Making the Rounds: Pacquiao won't rule out McGregor bout; Casimero wants Inoue

Kevin Iole
·Combat columnist
·5-min read

The odds of Manny Pacquiao ever fighting former UFC double champion Conor McGregor were long to begin with, but the ongoing Twitter battle between McGregor and UFC president Dana White — it’s hard to call it a feud — isn’t going to help.

Since McGregor is under contract with the UFC, he’d need White’s consent to move forward with a boxing match against Pacquiao. McGregor manager Audie Attar, who may or may not be Pacquiao’s manager, depending upon whom you ask, told Yahoo Sports last week that he’d gotten that permission.

“We met with the UFC, and they are on board,” Attar said. “We’ve done it once before, and we will do it again.”

The UFC has not publicly backed Attar’s version of events, which should be interpreted as them not backing it. But there are so many complicating factors on Pacquiao’s side that make that unlikely.

There is little reason for Pacquiao, who will be 42 in December, to pursue that bout given the number of lucrative boxing matches that are out there for him. The Saudi government pitched Pacquiao on a July 11 bout with Mikey Garcia in the kingdom, and it would have occurred had it not been for the coronavirus pandemic.

LAS VEGAS, NEVADA - JULY 20:  Manny Pacquiao blows a kiss to the crowd as he celebrates his split-decision victory over Keith Thurman in their WBA welterweight title fight at MGM Grand Garden Arena on July 20, 2019 in Las Vegas, Nevada.  (Photo by Ethan Miller/Getty Images)
Manny Pacquiao blows a kiss to the crowd as he celebrates his split-decision victory over Keith Thurman in their WBA welterweight title fight at MGM Grand Garden Arena on July 20, 2019 in Las Vegas, Nevada. (Photo by Ethan Miller/Getty Images)

Sean Gibbons, the head of Pacquiao’s MP Promotions, told Yahoo Sports that Pacquiao won’t be fighting this year.

“Logic would tell you that with the kind of money the senator is going to command for any fight he takes, there would have to be some fans in the stands,” Gibbons told Yahoo Sports. “It’s the same with [Deontay] Wilder and [Tyson] Fury and Anthony Joshua. You need crowds to generate the kind of money it takes to put on an event like that.”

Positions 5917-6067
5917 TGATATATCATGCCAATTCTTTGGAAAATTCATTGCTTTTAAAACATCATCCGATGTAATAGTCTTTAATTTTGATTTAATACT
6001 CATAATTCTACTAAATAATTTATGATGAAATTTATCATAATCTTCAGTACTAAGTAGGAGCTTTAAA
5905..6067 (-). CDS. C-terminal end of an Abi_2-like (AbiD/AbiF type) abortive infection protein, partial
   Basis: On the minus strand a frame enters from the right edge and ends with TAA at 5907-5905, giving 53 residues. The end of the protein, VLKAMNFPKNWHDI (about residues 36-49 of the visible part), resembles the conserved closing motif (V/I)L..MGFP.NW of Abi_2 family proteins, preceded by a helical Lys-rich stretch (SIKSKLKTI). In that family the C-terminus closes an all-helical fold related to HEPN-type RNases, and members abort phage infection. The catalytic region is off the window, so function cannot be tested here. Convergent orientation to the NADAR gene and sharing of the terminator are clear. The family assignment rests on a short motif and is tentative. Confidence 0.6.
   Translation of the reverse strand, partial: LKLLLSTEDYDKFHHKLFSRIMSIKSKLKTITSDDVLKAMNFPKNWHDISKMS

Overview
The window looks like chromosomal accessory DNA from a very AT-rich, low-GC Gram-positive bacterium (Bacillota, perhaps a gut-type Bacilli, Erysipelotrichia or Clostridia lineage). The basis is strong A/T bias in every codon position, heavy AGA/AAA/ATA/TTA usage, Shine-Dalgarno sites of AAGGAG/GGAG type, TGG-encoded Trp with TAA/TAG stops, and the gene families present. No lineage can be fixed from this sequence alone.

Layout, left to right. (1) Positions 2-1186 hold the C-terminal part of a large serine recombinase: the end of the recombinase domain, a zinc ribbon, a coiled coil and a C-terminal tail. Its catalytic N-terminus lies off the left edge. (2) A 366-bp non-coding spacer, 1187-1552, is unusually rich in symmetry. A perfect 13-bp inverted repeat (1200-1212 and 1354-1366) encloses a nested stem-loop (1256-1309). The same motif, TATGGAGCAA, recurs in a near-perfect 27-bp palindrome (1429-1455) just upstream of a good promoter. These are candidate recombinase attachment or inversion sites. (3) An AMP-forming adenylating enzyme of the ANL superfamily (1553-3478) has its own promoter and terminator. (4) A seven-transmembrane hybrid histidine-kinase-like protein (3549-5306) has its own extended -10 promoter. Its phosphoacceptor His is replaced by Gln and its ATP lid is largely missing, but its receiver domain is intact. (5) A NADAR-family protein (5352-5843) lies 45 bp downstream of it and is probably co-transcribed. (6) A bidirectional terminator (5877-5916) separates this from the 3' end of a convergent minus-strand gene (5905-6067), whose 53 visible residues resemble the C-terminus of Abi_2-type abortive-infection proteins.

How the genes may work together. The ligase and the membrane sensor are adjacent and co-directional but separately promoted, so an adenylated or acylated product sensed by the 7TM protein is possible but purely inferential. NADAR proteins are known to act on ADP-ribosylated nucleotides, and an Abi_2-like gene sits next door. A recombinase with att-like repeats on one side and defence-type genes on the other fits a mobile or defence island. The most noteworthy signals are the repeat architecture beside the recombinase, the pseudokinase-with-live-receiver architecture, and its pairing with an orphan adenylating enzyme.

Gibbons said Pacquiao hasn’t ruled out a McGregor bout, but said he no longer has anything to prove and said Pacquiao is on what he called “sort of a victory lap.”

Gibbons said Pacquiao will fight the fights his fans want him to take.

“The senator is long past the point of having to prove anything,” Gibbons said. “He’s in his 26th year and with what he’s done, it’s enough to get him in the Hall of Fame 10 times over. He wants to give the fans what they want.

“Let’s be honest, here: At this stage, there is nothing he could do to top what he’s already done. What does it mean to him now to beat the best welterweights out there? Been there, done that. At this point, Manny is on a sort of a victory lap, and he’ll let the fans speak and then make a decision.”

Casimero garners interest

He was supposed to fight Naoya Inoue instead, but when the coronavirus made it impossible to get the pound-for-pound great into the country, John Riel Casimero switched gears and fought Duke Micah on Saturday in Uncasville, Connecticut, on the pay-per-view card headlined by the Charlo brothers.

Casimero scored an impressive third-round knockout. Gibbons said Casimero still wants to fight Inoue, who now will fight Jason Moloney at the MGM Grand Conference Center in Las Vegas on Oct. 31.

“I’m the real monster,” Casimero said, referring to Inoue’s nickname. “Naoya Inoue is scared of me. He’s next. I would have knocked out anyone today. If Inoue doesn’t fight me, then I’ll fight Guillermo Rigondeaux, Luis Nery, or any of the top fighters.”

Gibbons said he had spoken briefly with Top Rank’s Bob Arum, who co-promotes Inoue, and said Arum wasn’t interested.

Gibbons, who used to work for Arum, let his old boss have it.

“I told him what John Riel was looking for and he said that John Riel wanted more money to fight Inoue than he’d made in his whole career,” Gibbons said. “So what, Bob Arum is counting Casimero’s money now? Is that the fight to make? He’s paid all of these other guys crazy money, but he’s worried about what Casimero makes?

“It’s OK, because John Riel opened a lot of eyes with his performance. [Showtime’s] Stephen Espinoza is interested in working with him again. He has options so if Bob wants to run scared and try to pretend money is the issue — which it is not — it’s fine because it’s not like that’s our only path.”

Taylor dominates with body shot

Josh Taylor retained the IBF-WBA super lightweight titles with a ridiculously easy first-round KO of Apinun Khongsong, who was one of the worst mandatory challengers in a long time. One might have to go back to Morrad Hakkar who challenged Bernard Hopkins in 2003 to find a less worthy mandatory.

This is a problem boxing has to solve. The sanctioning organizations frequently put up weak mandatory challengers who don’t do much business and who often prevent quality fights from occurring.

Boxing needs more, not less, unification bouts. The fight to make now for Taylor is against WBC-WBO champion Jose Ramirez.

It would be for the undisputed title and would be a legitimate big-time fight. Don’t be surprised, though, if one or both of the champs has to surrender a belt in order to make the fight because of the ridiculous nature of the mandatory system in boxing.

He said it

“If this is true, Manny Pacquiao will have an easier time with you, Conor McGregor, than when he fought Ricky Hatton.” — Pacquiao trainer Freddie Roach on Twitter after news broke of a possible Pacquiao-McGregor fight.

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